Effect of individualized ayurvedic treatment in ameliorating fasting and postprandial blood glucose in patients with type 2 diabetes mellitus
Dr. Sintija Sausa
There are multiple publications on preclinical and clinical studies of various single Ayurvedic herbs and their combinations in the treatment of type 2 diabetes (T2D), but there is lack of whole system retrospective and prospective studies using the customized Ayurvedic medicine, diet, and exercise.
The aim of our two studies was to comprehensively evaluate efficacy of customized Ayurvedic therapy for type 2 diabetes in various treatment subgroups.
Materials and methods
For the retrospective study a cohort of 82 patients who visited the AVCRI day care center was selected based on inclusion/exclusion criteria and completeness of data. All patients were on Ayurvedic or on combination therapy. Selected group was subjected to tools of descriptive analysis and test of significance namely paired 2-tailed t-test was performed to evaluate efficacy outcomes.
In retrospective study there was a male predominance of 62.2 % (n=51), the mean age was 55.2 ±12.1 years in male and 51.5 ±11.7 years in female patients.
In the total cohort we found statistically significant changes in fasting blood glucose after 3 months of treatment p<0.015 (2- tailed t-test) and in post prandial blood glucose after three months (p<0.001) and after seven months (p<0.043).
After subgroup analysis based on Ayurvedic diagnosis of madhuheha ( T2D) and performing dosha based clinical phenotypic analysis we found that 51.2 % (n=42) had Vata imbalance with highest number of associated disorders mainly in cardiovascular and musculoskeletal system, (15.9%; n=13) had Pitta imbalance, mainly with inflammatory digestive tract disorders, and third largest group was Vata/Pitta imbalance (14.6%; n=12). Fasting blood glucose decreased statistically significantly after seven month in Pitta group (n=7; p<0.009), but increased in Vata/Pita group (n=9; p<0.015). Postprandial blood glucose level decrease was seen only in Pitta group (n=8; p<0.03) after three months.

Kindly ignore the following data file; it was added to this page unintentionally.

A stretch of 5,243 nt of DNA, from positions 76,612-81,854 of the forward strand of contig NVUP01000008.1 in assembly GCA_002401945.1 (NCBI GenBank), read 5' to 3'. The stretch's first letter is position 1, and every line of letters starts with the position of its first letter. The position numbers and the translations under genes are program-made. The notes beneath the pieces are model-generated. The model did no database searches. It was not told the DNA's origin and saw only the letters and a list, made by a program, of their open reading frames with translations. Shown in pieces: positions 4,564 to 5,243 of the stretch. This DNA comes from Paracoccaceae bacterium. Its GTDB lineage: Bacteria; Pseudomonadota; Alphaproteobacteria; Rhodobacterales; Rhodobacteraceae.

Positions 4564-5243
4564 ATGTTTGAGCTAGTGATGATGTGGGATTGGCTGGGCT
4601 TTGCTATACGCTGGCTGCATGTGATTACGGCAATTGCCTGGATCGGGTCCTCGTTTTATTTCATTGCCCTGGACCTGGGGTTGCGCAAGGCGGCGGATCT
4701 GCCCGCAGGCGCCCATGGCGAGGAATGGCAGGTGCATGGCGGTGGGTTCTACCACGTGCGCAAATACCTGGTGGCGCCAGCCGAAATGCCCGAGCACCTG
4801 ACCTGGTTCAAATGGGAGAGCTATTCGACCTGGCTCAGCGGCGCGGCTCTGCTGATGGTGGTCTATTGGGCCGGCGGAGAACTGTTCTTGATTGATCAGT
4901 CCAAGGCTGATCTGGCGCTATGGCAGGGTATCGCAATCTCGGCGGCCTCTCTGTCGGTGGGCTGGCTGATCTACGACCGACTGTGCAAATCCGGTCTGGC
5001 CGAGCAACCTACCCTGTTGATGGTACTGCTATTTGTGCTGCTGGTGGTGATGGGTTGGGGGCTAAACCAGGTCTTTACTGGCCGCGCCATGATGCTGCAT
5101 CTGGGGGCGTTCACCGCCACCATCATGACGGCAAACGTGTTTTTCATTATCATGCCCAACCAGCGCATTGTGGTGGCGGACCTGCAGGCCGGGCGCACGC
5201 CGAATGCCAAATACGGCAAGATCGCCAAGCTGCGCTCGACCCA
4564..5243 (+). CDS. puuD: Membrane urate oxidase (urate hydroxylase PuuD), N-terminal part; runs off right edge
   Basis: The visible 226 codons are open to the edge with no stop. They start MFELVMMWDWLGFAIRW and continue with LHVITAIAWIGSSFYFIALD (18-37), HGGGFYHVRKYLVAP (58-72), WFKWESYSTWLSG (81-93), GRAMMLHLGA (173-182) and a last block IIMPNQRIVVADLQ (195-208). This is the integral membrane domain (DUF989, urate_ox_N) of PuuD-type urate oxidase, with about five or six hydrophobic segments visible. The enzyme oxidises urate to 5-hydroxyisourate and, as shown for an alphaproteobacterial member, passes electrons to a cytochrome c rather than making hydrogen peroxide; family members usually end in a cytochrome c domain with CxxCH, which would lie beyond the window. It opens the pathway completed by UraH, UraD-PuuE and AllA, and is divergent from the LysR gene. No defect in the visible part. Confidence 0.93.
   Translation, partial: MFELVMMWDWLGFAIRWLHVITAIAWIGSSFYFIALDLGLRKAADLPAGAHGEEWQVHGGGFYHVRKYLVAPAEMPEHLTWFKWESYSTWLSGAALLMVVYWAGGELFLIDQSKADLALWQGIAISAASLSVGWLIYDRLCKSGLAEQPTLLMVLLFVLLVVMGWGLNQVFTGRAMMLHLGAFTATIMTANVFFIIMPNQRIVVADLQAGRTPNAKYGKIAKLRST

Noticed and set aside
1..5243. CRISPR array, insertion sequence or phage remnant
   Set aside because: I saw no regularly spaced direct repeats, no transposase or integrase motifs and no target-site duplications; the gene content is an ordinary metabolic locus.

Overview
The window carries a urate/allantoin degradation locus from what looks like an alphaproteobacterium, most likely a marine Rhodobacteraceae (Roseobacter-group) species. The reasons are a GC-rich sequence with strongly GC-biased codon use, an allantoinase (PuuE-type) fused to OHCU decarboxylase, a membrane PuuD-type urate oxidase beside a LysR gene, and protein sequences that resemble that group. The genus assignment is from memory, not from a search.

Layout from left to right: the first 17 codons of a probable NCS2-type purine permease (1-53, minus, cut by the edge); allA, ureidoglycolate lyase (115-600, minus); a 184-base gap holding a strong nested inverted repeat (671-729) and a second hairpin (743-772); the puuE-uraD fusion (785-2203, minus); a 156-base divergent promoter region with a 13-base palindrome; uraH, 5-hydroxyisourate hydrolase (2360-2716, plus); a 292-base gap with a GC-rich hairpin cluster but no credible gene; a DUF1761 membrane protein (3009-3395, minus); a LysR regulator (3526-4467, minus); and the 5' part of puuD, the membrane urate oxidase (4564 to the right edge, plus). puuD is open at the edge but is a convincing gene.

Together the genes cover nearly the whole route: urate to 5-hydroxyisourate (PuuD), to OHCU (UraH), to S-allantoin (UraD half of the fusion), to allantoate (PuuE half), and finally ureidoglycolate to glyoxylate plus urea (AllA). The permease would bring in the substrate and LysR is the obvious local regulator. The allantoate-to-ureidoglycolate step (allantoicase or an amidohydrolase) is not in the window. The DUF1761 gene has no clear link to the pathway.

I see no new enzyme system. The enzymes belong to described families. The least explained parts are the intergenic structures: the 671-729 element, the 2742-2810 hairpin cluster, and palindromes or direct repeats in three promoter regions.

Out of total cohort of 82, 34% (n=28, mean age 49 y.) patients were taking only Ayurvedic medicine, the rest had combined therapy of Ayurvedic medicine and oral hypoglycemic drug 40% (n=33, 56 y.), Ayurvedic medicine, oral hypoglycemic drug and insulin 17% (n=14, 56 y.) and Ayurvedic medicine and insulin 9% (n=7, 57 y.). Statistically significant improvement in fasting blood glucose was seen after three months (n=19; p<0.03) and in postprandial blood glucose after three months (n=16; p<0.001) and after seven months (n=28; p<0.013) was observed in patient group, who were only on Ayurvedic medicine, who had shorter duration of known T2D and were younger age.
In the total cohort of type 2 diabetes patients fasting blood glucose decreased statistically significantly after three months of treatment, whereas postprandial blood glucose decreased after three and seven month of personalized Ayurvedic therapy.
T2D patients with Vata imbalance had the longest duration of known diabetes, and they suffered predominantly from cardiovascular and musculoskeletal system disorders; patients with Pitta imbalance predominantly had inflammatory disorders of the digestive system. Statistically significant improvement in blood glucose control was achieved in patients with Pitta imbalance only.
Statistically significant improvement in blood glucose control was also observed in the subgroup of T2D patients receiving only Ayurvedic medicine, but not in patients on combined Ayurvedic and conventional treatment.
Sintija Sauša MD1,3, Somit Kumar, MD (Ayur)1,2, Valdis Pīrāgs MD, PhD1,3, P.R. Krishna Kumar, MD (Ayur)2
1 Center for Complementary Medicine, University of Latvia, Riga, Latvia, Riga, Latvia
2The Arya Vaidya Chikitsalayam and Research Institute (AVCRI), Coimbatore, India
3 Faculty of Medicine, University of Latvia, Riga, Latvia